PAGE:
McKean Walton, former executive officer with the Southern Ute Indian Tribe, pleaded not guilty Thursday to multiple felony charges related to the alleged sexual abuse of a minor.
Walton, 51 of Ignacio faces two counts of aggravated sexual assault of a child younger than 12 and one count of sexual abuse of a minor between 12 and 16. The alleged conduct took place between 2009 and 2011 on the Southern Ute Indian Reservation with the same victim.
Walton requested a jury trial, which means 12 jurors must unanimously agree that the prosecutor has proved each and every element of each and every count beyond a reasonable doubt, said U.S. Magistrate Judge James Candelaria during a detention hearing Thursday. The trial will likely start between Oct. 4 and Nov. 13.
If convicted, Walton would face 30 years to life in prison, a $250,000 fine or both for the aggravated sexual assault charges. The third sexual assault count would result in a maximum of 15 years’ imprisonment and a $250,000 fine or both. The judge determines the final penalties.
The assistant U.S. attorney prosecuting the case, Jeffrey Graves, also filed a no contact order, which means Walton cannot make any type of contact with the alleged victim, nor can his family or friends contact the person on Walton’s behalf.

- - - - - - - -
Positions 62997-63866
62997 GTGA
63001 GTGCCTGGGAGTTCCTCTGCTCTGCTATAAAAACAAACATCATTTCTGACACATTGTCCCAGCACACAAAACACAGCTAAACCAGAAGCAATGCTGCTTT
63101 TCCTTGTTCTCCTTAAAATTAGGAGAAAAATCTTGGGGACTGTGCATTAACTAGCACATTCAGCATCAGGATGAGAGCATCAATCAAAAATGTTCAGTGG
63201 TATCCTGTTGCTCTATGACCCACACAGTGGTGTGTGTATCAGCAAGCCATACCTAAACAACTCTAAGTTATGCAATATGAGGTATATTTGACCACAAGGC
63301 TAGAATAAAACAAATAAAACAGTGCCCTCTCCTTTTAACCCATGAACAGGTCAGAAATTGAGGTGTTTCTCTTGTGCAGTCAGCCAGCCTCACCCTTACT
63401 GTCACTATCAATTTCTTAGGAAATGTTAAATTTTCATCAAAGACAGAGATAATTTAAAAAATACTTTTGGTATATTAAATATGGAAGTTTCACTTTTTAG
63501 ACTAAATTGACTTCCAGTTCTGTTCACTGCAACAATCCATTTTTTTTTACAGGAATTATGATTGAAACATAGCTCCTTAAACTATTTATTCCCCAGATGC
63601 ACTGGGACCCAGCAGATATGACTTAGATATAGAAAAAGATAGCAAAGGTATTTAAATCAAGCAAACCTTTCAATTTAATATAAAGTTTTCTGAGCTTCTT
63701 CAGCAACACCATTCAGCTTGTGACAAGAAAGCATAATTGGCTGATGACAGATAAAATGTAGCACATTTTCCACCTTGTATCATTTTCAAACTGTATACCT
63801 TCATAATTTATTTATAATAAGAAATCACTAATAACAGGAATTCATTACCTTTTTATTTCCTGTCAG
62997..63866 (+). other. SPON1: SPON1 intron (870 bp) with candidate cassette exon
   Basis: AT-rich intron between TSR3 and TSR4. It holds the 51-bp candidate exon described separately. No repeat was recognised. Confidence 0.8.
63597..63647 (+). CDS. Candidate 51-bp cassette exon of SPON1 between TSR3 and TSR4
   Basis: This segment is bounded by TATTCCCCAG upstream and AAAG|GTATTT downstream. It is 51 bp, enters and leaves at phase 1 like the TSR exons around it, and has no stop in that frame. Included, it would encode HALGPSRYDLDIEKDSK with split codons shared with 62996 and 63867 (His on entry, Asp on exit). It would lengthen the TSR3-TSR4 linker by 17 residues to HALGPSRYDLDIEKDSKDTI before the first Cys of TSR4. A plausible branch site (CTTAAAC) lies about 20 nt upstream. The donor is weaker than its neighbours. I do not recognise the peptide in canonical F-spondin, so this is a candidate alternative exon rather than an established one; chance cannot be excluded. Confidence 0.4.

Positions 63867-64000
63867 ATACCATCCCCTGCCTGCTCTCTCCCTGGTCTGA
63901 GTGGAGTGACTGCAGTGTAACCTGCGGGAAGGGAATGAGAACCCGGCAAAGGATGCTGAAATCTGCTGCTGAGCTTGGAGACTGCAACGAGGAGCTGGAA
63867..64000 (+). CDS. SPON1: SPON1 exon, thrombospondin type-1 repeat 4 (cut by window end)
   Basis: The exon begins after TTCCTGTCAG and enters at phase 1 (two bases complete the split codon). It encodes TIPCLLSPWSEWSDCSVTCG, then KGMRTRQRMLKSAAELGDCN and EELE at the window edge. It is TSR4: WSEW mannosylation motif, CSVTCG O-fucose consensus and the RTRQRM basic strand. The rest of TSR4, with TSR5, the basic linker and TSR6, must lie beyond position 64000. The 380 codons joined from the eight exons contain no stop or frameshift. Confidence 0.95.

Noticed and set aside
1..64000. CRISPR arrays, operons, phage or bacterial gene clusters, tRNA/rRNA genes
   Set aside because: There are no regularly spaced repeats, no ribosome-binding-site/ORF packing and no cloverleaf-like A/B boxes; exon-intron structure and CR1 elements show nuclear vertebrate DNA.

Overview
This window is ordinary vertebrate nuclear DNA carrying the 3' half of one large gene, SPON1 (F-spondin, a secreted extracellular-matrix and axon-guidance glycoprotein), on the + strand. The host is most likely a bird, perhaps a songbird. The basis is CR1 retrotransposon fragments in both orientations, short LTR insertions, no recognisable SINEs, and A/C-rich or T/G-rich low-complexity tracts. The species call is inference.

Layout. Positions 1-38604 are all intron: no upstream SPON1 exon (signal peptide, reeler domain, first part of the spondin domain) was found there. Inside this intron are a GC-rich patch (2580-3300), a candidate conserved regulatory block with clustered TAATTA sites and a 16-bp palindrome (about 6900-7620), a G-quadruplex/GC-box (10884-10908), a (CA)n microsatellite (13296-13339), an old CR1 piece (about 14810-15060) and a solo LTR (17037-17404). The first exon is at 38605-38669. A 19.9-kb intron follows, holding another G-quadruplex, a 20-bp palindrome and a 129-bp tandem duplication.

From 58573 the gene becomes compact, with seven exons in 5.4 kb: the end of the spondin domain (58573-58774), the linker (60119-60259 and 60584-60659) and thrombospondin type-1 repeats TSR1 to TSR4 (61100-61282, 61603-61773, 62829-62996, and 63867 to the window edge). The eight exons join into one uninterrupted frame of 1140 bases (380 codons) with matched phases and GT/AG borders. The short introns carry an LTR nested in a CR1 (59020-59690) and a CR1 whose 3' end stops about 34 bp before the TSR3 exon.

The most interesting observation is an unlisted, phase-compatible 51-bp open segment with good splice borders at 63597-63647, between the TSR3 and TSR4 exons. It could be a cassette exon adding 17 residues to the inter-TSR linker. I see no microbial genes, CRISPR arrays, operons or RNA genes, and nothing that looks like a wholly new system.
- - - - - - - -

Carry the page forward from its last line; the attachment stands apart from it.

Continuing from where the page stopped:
Large television screens were placed around the federal courtroom at the La Plata County Courthouse. Walton appeared via video conferencing from the La Plata County Jail, a procedure to limit personal interaction during the coronavirus pandemic. Instead of turning to an in-person defendant, Candelaria spoke into a screen on his bench.
“If you violate this, you will be in violation of a court order,” Candelaria said to Walton.
The court will be in recess until Sept. 17, when it will take up the matter of detention. Walton will remain in custody of the U.S. marshal until then, Candelaria said.
As executive officer, Walton managed all tribal government departments, the administration’s daily business and the tribe’s budget. In 2011, Walton was the games coordinator for the tribe, according to The Southern Ute Drum.